Contextual Analysis Of Mary Shelley's "Frankenstein"

1065 words - 4 pages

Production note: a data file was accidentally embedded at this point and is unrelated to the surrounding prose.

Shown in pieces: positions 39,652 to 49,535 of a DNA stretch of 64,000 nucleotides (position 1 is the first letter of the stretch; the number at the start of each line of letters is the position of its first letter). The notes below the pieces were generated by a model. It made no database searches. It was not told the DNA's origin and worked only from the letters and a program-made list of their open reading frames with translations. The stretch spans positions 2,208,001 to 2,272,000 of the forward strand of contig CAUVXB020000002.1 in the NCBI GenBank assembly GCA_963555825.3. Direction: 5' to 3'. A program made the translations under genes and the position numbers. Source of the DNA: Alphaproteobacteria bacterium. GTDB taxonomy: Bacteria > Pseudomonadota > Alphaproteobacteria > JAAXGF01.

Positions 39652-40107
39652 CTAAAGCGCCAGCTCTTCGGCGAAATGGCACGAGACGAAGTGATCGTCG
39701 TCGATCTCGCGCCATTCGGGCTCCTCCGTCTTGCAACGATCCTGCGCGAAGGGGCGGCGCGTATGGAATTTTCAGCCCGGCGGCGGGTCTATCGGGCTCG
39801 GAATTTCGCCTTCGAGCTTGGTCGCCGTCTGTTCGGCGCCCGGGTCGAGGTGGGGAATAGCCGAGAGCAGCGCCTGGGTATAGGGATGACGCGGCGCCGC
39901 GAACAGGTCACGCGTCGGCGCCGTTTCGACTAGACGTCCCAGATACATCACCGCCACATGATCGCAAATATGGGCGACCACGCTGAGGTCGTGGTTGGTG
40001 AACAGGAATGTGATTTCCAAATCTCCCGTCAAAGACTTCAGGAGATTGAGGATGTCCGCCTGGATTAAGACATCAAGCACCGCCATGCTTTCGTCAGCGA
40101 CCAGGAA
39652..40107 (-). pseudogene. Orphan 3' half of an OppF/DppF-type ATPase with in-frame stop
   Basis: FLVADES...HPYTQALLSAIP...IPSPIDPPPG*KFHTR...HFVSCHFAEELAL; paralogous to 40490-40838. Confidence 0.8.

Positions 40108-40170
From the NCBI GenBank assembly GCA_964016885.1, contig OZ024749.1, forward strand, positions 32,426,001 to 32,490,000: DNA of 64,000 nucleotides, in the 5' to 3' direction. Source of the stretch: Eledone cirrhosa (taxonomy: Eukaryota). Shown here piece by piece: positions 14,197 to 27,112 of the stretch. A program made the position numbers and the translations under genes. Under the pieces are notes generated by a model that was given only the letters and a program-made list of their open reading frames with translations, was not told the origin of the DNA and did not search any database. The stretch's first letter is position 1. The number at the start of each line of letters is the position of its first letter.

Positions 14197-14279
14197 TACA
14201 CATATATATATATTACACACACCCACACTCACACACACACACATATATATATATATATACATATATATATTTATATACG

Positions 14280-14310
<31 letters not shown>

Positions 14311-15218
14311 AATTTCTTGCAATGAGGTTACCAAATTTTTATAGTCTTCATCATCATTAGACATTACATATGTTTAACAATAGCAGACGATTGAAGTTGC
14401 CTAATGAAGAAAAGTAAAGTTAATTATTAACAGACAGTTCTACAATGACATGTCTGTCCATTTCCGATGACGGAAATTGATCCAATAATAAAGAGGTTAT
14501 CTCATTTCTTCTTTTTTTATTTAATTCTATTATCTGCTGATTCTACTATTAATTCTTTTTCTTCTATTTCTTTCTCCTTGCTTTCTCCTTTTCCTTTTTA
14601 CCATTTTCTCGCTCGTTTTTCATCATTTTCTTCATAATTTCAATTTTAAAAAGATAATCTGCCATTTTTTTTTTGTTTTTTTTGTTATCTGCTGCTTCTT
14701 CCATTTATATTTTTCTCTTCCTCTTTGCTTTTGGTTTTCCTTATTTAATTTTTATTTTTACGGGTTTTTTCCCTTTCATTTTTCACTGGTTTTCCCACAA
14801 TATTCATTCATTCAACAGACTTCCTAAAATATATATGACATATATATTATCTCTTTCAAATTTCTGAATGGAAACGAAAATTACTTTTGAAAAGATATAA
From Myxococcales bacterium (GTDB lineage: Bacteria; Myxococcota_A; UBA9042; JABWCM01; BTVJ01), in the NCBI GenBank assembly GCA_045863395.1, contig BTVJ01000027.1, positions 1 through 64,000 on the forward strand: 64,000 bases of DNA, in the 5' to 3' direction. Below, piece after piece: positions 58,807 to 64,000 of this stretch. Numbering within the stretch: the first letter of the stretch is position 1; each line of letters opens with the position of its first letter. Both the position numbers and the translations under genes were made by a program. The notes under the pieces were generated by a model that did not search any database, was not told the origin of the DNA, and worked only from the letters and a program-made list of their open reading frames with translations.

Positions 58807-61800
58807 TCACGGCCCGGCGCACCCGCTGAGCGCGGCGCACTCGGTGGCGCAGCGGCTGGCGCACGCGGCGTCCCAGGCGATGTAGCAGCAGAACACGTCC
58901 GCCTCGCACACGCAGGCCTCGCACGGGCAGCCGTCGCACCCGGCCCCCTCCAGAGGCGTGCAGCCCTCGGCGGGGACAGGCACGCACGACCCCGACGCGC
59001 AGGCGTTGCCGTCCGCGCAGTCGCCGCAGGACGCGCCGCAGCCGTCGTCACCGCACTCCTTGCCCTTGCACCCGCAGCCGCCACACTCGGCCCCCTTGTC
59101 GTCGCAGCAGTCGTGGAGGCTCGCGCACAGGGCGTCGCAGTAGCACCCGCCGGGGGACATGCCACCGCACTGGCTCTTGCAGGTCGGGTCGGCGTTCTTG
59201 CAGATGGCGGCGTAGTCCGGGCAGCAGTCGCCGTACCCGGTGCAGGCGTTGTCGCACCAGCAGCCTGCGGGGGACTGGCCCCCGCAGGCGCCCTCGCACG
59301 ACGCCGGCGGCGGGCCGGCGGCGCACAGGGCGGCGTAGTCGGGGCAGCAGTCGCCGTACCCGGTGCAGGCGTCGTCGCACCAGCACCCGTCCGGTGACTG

Mary Shelley's Frankenstein is a gothic text that raises many interesting ideas. The basis of these ideas come from contextual influences upon Mary Shelley, prior to and while she was writing her novel. Key ideas include the need for nurturing, love and family, responsibility of creation/ birth, discrimination and prejudice on basis of appearance and the dangers and consequences of unbridled ambition and obsessions. The contextual influences that these key ideas stem from are childbirth, the industrial revolution and various textual influences upon Shelley. Main examples in which the influence of context is shown strongly are chapter four, chapter five, the story of the creature (chapters eleven to seventeen), and the final confrontation between the Victor and his creation.In chapter four, we are shown Victor's increasing isolation, shown through his response to the physical world and the degradation of his social life and morals. His excessive hubris forces him to continue on the quest for creation. He becomes physically ill because of the "days and nights in vaults and charnel houses," the "incredible labour and fatigue" finally taking its toll upon his body. His association with death reflects upon his life as he is slowly fading away. This shows the dangers and consequences of Victor's ambition and how he is destroying himself and his links with his friends because of the "unremitting ardour" with which he "pursued his undertaking." Shelley uses imagery and the metonymy of doom and gloom to convey the isolation which is a consequence of his ambition. This comes from Shelley's own fears of the industrial revolution and that the application of science can lead to unintended consequence.Chapter five most conveys the ideas of responsibility of creation/ birth and is an image of Shelley's own fears of childbirth and pregnancy. As the book can often be seen as an allegory for the journey of pregnancy. Shelley's fears of stillbirth and maternal death- stillbirth she has suffered in the prior year, while her mother died due to complications at birth. In this chapter, the creature represents the natural fears of bringing a new innocent life into the world and raising it properly so that it does not become a monster. However, Victor disowns the creature and ignores it. Later in the chapter, we see the contextual influence of Rime of the Ancient Mariner upon Shelley, where an excerpt of the poem appears which is quite relevant to the events occuring in the chapter. The quote reads "Like one, that on a lonesome road | Doth walk in fear and dread, | And having once turned round walks on,| And turns no more his head;| Because he knows, a frightful fiend| Doth close behind him tread." This is of great significance and reflects Victor's fear at the creature at that point in the novel.The creature's story extrapolates pity from the reader. In this part of the book we are shown the ideas of discrimination and prejudice on basis of appearance, and the textual...

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